I just checked another place I like to go, JunkDude. They have a Gemeinhardt 3B LTD with solid silver headjoint, low B foot, gold plated lip plate, and Dave says it's in excellent condition -- for $495. It's an over $1000 flute, new (research says they made them in 2005). Definitely pro. I'd buy it.
 
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DaveKessler

Kessler & Sons Music
Distinguished Member
#11
When shopping for flutes, be aware that the flute market is changing at a pace completely ahead of the rest of the industry. Many makers are putting more time into headjoint design and quality.

There are flutes that we sell new at $600 that completely obliterate flutes more than double their price.

I recommend taking a look at the new Galway Spirit flutes. These feature unbelievably good headjoints. I had a customer the other day come in to test out "better flutes" (they were also coming from a student Bundy).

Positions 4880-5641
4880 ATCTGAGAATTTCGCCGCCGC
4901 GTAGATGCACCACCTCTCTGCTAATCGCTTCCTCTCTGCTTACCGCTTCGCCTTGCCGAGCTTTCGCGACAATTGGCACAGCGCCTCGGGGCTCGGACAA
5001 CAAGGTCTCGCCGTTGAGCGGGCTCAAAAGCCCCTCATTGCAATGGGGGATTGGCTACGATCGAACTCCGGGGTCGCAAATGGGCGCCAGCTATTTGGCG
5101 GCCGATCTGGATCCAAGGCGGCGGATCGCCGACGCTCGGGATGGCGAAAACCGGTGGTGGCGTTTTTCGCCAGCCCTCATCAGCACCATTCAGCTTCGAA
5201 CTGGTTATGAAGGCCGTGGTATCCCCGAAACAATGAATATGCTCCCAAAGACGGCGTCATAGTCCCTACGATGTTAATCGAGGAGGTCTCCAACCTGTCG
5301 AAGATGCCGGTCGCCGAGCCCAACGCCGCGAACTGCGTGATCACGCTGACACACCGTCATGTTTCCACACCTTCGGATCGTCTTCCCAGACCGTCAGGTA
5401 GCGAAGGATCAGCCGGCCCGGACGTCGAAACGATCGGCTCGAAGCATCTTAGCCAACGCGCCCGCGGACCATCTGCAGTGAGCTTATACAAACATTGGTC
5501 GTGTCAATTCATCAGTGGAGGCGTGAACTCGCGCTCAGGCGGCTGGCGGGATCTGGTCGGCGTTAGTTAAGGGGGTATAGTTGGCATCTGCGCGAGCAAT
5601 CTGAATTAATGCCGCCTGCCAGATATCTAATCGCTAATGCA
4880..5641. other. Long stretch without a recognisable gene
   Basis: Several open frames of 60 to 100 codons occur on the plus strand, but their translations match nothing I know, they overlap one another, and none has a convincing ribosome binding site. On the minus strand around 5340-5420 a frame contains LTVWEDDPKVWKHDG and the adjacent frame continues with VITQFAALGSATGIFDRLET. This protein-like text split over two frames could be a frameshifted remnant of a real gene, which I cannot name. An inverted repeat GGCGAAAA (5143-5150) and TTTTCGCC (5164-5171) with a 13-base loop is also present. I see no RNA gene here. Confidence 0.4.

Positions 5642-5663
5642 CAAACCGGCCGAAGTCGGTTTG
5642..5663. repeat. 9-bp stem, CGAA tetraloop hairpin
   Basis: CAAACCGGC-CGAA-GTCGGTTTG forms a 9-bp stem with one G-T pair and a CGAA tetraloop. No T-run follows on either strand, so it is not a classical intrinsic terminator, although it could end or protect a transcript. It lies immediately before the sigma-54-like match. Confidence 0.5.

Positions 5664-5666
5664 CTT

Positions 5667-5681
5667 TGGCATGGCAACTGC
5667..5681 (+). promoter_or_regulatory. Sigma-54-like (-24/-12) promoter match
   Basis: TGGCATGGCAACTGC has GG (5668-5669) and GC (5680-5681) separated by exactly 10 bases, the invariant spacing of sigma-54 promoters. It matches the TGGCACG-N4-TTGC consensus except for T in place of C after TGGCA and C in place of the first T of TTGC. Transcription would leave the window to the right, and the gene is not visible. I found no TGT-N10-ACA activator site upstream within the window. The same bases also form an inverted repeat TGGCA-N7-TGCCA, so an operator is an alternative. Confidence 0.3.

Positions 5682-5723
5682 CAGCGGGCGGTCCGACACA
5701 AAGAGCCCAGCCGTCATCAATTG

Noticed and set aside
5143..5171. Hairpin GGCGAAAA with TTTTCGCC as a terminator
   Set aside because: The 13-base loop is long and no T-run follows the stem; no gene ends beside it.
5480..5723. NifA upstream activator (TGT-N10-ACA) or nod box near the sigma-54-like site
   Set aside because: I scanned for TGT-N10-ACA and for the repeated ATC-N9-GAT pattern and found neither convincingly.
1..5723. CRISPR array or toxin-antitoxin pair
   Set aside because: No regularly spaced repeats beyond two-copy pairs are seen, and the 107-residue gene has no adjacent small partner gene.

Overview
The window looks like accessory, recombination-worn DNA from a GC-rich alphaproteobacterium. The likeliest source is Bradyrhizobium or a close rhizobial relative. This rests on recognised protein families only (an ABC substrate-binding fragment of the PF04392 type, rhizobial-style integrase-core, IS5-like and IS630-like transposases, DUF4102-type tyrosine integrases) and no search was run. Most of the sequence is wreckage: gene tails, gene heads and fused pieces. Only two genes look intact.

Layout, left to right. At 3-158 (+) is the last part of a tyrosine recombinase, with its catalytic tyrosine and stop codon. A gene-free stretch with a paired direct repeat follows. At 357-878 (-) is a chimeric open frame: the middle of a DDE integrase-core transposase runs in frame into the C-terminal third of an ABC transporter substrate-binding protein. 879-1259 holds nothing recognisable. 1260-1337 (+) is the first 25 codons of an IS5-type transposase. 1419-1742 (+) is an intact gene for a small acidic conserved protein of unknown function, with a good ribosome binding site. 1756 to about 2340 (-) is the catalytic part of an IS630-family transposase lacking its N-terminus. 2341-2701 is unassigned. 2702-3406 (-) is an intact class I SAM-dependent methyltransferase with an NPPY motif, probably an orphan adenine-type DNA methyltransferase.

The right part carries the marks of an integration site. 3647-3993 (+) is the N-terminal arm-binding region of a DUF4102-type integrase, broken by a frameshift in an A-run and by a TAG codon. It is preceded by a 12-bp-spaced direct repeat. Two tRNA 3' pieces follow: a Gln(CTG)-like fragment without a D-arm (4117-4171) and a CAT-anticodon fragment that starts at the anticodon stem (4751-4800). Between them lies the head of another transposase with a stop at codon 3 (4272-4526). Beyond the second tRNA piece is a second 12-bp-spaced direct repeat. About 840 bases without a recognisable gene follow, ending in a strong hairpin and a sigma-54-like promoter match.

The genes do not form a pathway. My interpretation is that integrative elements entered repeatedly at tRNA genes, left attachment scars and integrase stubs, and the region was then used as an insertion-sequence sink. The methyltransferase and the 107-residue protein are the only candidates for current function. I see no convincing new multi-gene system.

She was wanting to buy a Pearl and wanted to spend no more than $2500. So I brought out the Pearl 40th Ann. 765 ($2,340) as well as other flutes that were in the $1500-$2500 range. I then also snuck in a new Galway JG2BO (can't publically list price but its about 1/3 the price of the Pearl).

The Galway JG2BO was stuck in the row of flutes to try and the player had no idea of the prices of all the flutes. She picked the JG2BO. This is a Silver Plated (no solid silver anything), open hole, low B foot flute. It blew the Solid Silver flute that was nearly 3 times the price out of the water.